He said Israeli troops opened fire on the crowd, causing it to scatter, with some people hiding under nearby cars. After the shooting stopped, they went back to the trucks, and the soldiers opened fire again. He was shot in the leg and fell over, and then a truck ran over his leg as it sped off, he said.

Medics arriving at the scene on Thursday found “dozens or hundreds” lying on the ground, according to Fares Afana, the head of the ambulance service at Kamal Adwan Hospital. He said there were not enough ambulances to collect all the dead and wounded and that some were being brought to hospitals in donkey carts.

The war has driven 80% of Gaza’s population of 2.3 million Palestinians from their homes, and U.N. officials say a quarter of the population is starving.

Gaza’s Health Ministry, which said Thursday the Palestinian death toll from the war in the territory has climbed to 30,035, with another 70,457 wounded, does not distinguish in its count between fighters and noncombatants. Israel says it has killed 10,000 militants, without providing evidence.

Israel’s air, sea and ground offensive launched in response to Hamas’ Oct. 7 attack has caused widespread devastation in Gaza City, largely isolating it from the rest of the territory for months, with little aid entering.

SEE MORE: Images show Egypt constructing wall near Rafah border

The war has unleashed a humanitarian catastrophe in Gaza and sparked global concern over the situation in Rafah, Gaza’s southernmost town along the border with Egypt, where 1.4 million Palestinians have sought safety from Israel's daily bombardments.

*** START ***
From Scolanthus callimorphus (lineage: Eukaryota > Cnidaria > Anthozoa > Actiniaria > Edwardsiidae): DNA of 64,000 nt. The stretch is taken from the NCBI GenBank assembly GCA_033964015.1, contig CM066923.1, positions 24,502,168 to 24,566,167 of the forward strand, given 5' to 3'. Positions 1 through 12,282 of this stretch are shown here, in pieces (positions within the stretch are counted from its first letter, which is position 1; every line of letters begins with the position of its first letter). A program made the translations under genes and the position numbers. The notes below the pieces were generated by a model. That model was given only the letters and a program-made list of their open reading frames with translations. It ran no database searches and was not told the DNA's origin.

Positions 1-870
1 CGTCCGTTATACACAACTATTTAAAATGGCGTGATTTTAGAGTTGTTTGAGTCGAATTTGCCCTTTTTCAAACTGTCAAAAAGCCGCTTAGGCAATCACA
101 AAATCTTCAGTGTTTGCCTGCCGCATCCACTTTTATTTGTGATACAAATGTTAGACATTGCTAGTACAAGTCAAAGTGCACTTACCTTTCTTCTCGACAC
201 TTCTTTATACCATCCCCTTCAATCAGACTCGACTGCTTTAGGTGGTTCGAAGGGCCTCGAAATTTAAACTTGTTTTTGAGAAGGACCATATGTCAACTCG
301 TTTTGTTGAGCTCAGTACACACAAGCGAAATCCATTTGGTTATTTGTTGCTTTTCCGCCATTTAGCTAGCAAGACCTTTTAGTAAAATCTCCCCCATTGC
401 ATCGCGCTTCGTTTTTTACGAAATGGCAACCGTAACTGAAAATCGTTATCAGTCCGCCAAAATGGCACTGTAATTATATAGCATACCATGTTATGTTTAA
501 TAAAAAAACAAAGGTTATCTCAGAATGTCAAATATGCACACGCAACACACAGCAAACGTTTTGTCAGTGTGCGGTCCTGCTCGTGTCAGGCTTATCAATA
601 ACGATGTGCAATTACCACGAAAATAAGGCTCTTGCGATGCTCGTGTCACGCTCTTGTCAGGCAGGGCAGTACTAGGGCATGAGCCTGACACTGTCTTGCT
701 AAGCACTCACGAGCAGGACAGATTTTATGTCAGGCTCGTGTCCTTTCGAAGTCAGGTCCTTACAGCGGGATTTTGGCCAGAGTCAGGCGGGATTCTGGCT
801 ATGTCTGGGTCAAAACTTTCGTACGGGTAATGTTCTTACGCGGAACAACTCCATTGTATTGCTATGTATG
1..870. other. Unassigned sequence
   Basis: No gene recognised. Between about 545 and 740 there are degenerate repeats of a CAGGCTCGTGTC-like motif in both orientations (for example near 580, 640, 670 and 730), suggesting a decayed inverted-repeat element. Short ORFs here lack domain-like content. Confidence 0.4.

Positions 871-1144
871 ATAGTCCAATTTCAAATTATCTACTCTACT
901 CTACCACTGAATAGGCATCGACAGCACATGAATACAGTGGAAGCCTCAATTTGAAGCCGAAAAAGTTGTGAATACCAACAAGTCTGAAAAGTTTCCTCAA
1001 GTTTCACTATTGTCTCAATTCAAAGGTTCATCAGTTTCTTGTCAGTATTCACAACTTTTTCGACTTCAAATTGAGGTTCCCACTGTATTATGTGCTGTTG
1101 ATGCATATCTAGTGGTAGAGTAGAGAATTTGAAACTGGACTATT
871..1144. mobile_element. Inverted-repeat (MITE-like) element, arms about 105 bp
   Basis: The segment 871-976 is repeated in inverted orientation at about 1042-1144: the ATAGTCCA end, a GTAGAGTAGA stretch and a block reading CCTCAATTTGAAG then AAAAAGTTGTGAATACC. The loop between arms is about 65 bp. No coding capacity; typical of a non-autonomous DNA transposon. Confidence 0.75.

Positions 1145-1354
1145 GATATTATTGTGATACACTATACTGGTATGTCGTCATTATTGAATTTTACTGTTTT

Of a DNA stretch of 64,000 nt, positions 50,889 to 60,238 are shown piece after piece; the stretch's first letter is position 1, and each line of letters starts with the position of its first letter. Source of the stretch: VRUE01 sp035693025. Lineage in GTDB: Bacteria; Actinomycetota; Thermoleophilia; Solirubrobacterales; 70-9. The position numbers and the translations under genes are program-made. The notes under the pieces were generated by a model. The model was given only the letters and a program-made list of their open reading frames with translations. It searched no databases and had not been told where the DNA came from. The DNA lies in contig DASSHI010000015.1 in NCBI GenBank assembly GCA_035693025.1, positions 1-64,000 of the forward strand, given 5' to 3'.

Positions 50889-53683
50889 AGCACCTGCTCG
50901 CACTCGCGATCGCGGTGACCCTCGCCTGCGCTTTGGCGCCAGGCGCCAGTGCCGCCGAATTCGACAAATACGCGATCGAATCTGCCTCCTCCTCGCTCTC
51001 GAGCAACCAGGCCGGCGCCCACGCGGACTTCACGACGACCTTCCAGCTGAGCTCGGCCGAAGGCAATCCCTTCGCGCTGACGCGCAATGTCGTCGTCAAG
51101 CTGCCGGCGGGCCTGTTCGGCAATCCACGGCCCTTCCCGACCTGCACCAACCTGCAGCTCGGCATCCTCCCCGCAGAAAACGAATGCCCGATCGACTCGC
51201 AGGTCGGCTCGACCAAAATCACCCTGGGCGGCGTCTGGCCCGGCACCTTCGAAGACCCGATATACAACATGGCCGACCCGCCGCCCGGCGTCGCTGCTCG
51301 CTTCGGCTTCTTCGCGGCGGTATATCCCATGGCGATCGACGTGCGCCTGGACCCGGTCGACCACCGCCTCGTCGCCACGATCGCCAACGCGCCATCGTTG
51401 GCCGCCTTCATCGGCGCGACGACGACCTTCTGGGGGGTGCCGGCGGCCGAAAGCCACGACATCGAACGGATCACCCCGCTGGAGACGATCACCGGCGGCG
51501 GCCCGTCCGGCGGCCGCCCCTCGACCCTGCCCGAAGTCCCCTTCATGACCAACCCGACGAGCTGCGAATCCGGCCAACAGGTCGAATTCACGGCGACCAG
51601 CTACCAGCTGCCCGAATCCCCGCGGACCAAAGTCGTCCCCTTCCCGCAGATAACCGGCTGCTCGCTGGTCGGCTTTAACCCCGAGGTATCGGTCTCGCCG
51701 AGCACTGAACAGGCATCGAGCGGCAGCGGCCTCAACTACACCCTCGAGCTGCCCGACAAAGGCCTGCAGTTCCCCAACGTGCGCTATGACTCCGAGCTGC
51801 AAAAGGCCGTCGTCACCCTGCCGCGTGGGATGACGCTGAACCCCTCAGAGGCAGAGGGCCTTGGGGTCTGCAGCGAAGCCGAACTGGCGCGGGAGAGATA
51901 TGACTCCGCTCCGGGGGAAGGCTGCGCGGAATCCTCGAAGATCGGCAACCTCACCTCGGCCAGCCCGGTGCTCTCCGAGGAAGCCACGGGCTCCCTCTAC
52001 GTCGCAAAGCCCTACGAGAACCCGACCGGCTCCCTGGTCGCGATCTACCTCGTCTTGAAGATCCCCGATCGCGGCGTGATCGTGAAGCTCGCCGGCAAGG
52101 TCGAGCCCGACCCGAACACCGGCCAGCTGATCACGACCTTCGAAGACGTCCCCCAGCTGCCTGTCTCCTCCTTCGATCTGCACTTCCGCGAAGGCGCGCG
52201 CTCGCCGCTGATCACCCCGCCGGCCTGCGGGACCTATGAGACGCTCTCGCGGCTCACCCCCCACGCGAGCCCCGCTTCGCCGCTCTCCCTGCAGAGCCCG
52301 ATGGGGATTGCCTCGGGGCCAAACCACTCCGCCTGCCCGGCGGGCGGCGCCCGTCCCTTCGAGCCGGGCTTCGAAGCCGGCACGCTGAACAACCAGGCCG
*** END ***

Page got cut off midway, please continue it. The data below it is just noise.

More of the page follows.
The war began after Hamas-led militants stormed across southern Israel on Oct. 7, killing 1,200 people, mostly civilians, and taking about 250 others hostage.

Dobbs decision has had little impact on total number of US abortions

Thu, 02/29/2024 - 13:31


The number of abortions performed each month in the U.S. is about the same as before the Supreme Court overturned Roe v. Wade and the nationwide right to abortion more than a year and a half ago, a new report finds.

The latest edition of the #WeCount report conducted for the Society of Family Planning, a nonprofit organization that promotes research on abortion and contraception, finds that between 81,150 and 88,620 abortions took place each month from July through September of last year, the most recent period for which survey results are available. Those numbers are just slightly lower than the monthly average of about 86,800 from April through June 2022, before Roe and just after was overturned.

But abortion data is seasonal, and the same survey found more abortions across the U.S. in the spring months of 2023 than it did in the period the year before leading up to the court's decision.

The report also finds that prescriptions of abortion pills by telemedicine have become common, accounting for about one in every six abortions in the most recent three months of survey results.

SEE MORE: Thousands of US women stockpile pills amid medication abortion threats

“Even when a state bans abortion, people continue to need and seek abortion care,” Alison Norris, a professor at Ohio State University's College of Public Health and one of the co-chairs of the study, said in a statement. "We can’t let the overall consistent number of abortions nationally obscure the incredible unmet need and disastrous impact of abortion bans on people who already have the least access.”